Bathroom AidsFor people with mobility issues, the bathroom can be a dangerous place. According to the National Institute on Aging, 80% of falls occur in bathrooms, and falls are a leading cause of emergency room visits among seniors.
Making the bathroom as safe as possible can go a long way towards reducing the likelihood of accidents in the home, and there are many types of bathroom aids and safety equipment that can assist.
Grab Rails and BarsGrab rails and grab bars are one of the most common accommodations for people with poor mobility. These are the metal bars that you find in the accessible stalls of public bathrooms. They are permanent and must be bolted to the bathroom walls.
Grab bars and rails can be installed next to the toilet, the tub, and even in the shower. They are capable of holding a person’s full weight. However, towel racks are not a substitute for grab bars and can cause accidents.
Suction grab bars may be a versatile alternative for those who need extra stability but do not require a grab bar to support their full weight. Suction grab bars, as the name implies, are secured to surfaces with suction cups. This allows them to adhere to virtually any smooth surface. In addition, suction grab bars do not require tools for installation and can be installed, moved, and removed as needed.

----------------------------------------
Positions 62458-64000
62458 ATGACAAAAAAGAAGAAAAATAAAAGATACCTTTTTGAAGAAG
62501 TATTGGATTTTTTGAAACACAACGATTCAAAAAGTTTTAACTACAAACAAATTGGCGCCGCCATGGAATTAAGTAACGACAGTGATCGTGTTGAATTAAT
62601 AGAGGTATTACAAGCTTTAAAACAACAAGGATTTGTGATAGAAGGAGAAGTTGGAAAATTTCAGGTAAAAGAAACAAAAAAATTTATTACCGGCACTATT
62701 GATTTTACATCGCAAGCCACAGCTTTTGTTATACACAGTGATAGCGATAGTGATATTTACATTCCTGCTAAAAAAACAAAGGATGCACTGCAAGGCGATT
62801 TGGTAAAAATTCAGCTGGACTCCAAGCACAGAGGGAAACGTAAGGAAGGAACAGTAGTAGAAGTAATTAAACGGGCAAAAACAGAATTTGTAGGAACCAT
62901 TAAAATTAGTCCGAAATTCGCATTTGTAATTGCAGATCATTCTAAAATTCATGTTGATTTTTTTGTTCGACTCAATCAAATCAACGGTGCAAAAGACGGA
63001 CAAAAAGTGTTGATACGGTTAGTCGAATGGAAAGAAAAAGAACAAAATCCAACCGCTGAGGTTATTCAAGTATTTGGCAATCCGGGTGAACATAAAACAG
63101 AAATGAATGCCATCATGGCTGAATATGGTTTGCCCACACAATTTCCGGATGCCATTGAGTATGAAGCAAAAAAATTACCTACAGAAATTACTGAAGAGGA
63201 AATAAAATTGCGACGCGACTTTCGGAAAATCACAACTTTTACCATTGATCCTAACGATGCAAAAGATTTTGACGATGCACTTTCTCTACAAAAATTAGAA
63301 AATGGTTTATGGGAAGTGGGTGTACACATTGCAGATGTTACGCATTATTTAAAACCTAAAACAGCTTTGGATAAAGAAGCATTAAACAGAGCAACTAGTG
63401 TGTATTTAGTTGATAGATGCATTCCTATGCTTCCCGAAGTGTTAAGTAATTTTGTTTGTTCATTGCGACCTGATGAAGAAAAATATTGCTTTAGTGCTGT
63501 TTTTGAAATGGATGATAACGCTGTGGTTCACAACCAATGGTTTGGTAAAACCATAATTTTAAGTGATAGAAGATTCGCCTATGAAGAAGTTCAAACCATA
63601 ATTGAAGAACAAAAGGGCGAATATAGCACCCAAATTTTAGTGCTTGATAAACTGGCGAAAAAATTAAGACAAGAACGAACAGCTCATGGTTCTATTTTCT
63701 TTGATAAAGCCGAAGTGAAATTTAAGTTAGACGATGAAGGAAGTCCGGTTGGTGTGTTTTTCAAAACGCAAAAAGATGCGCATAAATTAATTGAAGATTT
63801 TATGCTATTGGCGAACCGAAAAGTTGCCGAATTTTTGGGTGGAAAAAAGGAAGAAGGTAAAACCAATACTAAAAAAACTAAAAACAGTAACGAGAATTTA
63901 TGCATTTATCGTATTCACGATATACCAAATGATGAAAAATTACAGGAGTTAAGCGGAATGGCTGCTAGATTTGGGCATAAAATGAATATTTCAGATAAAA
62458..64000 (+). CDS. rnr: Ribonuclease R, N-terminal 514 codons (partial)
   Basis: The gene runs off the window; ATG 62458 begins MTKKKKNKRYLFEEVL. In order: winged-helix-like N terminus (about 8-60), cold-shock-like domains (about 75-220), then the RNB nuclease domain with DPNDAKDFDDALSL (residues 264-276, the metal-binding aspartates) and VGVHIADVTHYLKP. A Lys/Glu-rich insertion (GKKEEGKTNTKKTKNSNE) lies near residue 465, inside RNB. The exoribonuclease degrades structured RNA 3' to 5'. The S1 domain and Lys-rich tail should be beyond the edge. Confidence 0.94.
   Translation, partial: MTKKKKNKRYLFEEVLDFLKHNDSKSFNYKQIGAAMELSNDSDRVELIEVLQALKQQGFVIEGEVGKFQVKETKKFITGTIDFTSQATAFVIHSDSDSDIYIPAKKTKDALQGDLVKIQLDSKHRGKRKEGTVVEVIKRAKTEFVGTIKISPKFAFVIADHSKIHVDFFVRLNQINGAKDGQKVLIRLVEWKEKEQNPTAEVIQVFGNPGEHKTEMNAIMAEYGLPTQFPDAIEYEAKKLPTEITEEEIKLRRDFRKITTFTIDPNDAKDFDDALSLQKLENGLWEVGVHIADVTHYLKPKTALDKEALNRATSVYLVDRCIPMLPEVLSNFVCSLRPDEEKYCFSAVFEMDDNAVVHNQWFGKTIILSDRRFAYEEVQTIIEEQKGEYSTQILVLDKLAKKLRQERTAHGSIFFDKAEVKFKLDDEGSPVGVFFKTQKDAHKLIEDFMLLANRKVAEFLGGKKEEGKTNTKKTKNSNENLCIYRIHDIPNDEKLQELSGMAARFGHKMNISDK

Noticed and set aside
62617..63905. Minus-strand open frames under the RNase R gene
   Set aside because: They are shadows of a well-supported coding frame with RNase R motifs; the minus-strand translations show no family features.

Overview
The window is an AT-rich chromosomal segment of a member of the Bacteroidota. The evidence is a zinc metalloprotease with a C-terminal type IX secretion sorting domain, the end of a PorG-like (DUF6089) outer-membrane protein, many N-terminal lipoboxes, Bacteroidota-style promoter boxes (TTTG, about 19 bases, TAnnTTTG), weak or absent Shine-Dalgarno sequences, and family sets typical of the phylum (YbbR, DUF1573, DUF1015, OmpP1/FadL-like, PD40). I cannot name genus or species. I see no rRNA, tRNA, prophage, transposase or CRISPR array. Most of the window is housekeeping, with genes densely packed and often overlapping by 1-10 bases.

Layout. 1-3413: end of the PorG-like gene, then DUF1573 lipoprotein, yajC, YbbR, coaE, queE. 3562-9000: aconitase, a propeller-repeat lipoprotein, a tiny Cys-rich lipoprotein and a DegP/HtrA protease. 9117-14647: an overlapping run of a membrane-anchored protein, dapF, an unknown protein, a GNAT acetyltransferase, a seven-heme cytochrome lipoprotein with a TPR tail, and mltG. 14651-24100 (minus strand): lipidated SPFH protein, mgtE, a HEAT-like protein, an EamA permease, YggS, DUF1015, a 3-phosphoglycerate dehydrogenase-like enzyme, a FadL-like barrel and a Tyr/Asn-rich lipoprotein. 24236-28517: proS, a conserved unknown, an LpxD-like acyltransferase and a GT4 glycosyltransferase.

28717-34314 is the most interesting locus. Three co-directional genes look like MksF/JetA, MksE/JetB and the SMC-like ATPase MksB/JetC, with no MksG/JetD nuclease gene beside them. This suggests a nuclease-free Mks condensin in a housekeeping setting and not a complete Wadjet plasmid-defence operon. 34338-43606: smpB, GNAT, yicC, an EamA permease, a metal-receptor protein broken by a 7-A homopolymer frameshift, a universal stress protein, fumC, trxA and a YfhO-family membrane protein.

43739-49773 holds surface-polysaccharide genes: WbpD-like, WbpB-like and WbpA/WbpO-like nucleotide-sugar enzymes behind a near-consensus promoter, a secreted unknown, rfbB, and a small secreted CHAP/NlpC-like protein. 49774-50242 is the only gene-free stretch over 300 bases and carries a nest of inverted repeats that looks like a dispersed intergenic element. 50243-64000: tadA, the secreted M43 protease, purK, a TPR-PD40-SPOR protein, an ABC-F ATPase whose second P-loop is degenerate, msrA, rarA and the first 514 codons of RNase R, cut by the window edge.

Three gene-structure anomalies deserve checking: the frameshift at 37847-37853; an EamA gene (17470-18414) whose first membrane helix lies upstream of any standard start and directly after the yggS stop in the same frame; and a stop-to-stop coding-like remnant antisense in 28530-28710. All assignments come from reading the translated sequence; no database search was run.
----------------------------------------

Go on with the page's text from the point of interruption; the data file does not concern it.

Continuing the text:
Toilet Seat ExtendersIf getting on and off the toilet is difficult but you don’t want to or cannot install safety bars, a toilet seat extender may be an option. Toilet seat extenders, also called raised toilet seats, sit atop the regular toilet seat and add several inches to the height of the toilet. Some are equipped with arms, which add stability and can assist with rising after using the toilet. Toilet seat extenders are an inexpensive alternative to installing a handicapped toilet.
Toilet FramesSafety frames are another alternative to grab bars and rails for assistance in sitting and standing while using the toilet. Safety frames are made of metal tubing, usually aluminum, with non-slip handgrips and surround the toilet to act as stand-alone grab bars.
Toilet safety frames come in a variety of styles and may be free-standing frames or may attach to the toilet for stability instead.
Commode ChairsCommode chairs may also be an option, especially for people who have difficulty making it to the bathroom in time. Commode chairs, like toilet frames, consisting of a metal tubing frame with non-slip grips on the side rails. However, rather than sitting above the existing toilet, they hold a basin or bucket with an attached toilet seat and lid similar to a child’s potty chair. Commode chairs are lightweight and can be easily moved. Some models fold up for even easier transport.
While bathroom safety is essential, other bathroom medical aids such as self-wiping aids (which extend the user’s reach and make it easier to wipe) and urine splash guards can make using the bathroom a more positive experience. For all your bathroom aid needs, visit SimplyMedical today.